"Though this be madness, yet there is method in't." Hamlet
Across a triptych of scenes Ruff Trade Theatre explores, to comedic effect, various Shakespearean characters who have exhibited signs of madness. There are a wealth of characters to draw off of from the Bard's body of work but, from the antic disposition of Hamlet through to the drug-induced love of Titania, the group have picked three of Shakespeare's most iconic plays and placed characters from these into the rooms of three different therapists.
The first scene of the night is with Hamlet, a character ripe for parody. A text often studied at school, Hamlet's worthiness here is gently prodded as our therapist attempts to diagnose the patient. It's interesting to consider how Hamlet's madness would have been approached if it took place today, given the ambiguity of the causes of madness. The next scene involves a marriage counsellor and one of Shakespeare's more troubled couples, the Macbeths. The counsellor picks at the coded language the Macbeths use as they skirt around the murderous act they are to commit. The piece ends on the troubled Titania, re-imagined as a Hollywood star, and explores her questionable relationship with the ass-headed Bottom.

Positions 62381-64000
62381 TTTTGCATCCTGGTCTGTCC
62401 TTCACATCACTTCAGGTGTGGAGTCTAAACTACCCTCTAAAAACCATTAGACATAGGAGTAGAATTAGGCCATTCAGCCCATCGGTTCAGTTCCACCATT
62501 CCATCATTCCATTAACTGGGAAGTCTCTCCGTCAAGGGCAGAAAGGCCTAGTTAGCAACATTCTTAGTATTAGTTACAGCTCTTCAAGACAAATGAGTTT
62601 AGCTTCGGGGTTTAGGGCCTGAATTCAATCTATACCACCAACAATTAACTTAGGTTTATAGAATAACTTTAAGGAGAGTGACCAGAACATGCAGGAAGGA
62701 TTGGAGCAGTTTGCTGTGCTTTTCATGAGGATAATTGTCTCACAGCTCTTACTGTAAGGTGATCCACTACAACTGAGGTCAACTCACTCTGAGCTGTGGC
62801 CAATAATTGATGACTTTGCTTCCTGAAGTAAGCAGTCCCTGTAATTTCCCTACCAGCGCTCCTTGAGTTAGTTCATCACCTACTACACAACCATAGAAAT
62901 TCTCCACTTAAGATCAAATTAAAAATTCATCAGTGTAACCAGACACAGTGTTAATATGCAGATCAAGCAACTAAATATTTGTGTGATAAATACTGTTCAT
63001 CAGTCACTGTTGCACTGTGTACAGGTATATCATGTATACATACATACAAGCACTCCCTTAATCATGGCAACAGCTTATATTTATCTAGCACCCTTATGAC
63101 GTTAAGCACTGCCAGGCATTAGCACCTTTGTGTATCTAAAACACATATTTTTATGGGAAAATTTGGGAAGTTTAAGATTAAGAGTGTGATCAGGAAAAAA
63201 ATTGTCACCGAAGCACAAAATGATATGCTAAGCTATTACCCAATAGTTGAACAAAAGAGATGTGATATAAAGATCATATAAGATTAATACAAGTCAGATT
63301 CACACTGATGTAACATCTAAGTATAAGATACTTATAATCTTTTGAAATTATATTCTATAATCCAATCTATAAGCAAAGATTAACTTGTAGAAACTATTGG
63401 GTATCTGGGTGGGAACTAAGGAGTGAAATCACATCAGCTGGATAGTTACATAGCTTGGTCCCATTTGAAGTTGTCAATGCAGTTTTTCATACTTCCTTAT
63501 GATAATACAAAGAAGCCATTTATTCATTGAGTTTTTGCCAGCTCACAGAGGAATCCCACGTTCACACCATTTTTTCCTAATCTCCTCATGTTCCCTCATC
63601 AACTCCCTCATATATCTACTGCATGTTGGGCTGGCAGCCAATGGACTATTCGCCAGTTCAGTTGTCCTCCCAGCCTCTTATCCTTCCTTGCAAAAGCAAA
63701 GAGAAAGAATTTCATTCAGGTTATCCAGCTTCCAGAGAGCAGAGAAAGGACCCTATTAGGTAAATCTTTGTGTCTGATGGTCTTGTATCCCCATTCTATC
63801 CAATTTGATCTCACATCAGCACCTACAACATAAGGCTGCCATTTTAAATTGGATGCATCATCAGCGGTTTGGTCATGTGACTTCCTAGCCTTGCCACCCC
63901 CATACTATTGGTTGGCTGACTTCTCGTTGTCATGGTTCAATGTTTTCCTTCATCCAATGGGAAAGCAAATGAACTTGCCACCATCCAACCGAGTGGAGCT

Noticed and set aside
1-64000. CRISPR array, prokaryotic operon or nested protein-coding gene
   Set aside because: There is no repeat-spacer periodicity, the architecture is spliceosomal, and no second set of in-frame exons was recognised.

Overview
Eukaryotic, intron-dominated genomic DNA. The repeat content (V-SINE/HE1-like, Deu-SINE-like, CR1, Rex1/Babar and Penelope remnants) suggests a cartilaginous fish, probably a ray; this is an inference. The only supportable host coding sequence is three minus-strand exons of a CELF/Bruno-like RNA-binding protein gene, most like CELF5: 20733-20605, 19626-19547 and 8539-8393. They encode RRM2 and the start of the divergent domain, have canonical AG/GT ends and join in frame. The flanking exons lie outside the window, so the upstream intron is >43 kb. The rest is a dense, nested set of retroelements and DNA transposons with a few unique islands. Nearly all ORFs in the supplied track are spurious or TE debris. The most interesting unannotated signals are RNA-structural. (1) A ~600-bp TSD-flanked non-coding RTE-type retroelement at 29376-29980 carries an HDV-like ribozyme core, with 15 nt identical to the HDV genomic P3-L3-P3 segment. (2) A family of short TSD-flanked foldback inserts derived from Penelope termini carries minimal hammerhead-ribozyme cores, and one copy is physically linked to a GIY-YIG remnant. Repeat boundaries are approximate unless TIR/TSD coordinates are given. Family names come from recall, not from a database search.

Each of these scenes finds an interesting angle for these recognisable characters to be explored and the cast were able to develop a strong vein of humour throughout the evening, which the audience rewarded generously. The sharpest of the scenes is the one involving the Macbeths as it feels that this is the one that most exemplifies the ensembles' skills. The scene moves at a fast past, with the audience watching the couple snipe at each other while Lady Macbeth exerts her influence over her husband. It makes a solid pitch for a sitcom starring the Macbeths. The other two scenes are engaging but don't quite reach the heights of the Macbeth scene. Hamlet feels like a text which is constantly reinterpreted by scholars and theatre makers, meaning that it is a struggle to find much new here, while the use of A Midsummer Night's Dream here feels a stretch, given the night's overarching theme.
The trio of Ruff Trade Theatre (who also wrote the piece) perform the play with gusto and display an obvious chemistry. Jeremy Allen makes a fun Hamlet and marriage counsellor, with a lyrical cameo as Bottom, while Lee Woodward is a wonderfully imposing Macbeth. But it is Jodana Janse van Vuuren who makes the most noticeable impact as Hamlet's therapist, Lady Macbeth and Titania, traversing the notable shifts in the characters played with great skill. Overall the cast are slick and work well together.
Shakespeare has proved an inspiration for works of literature stretching far beyond his death. Analyse Thou is a fun addition to this body of work, exploring three very famous Shakespearean characters to great comedic effect.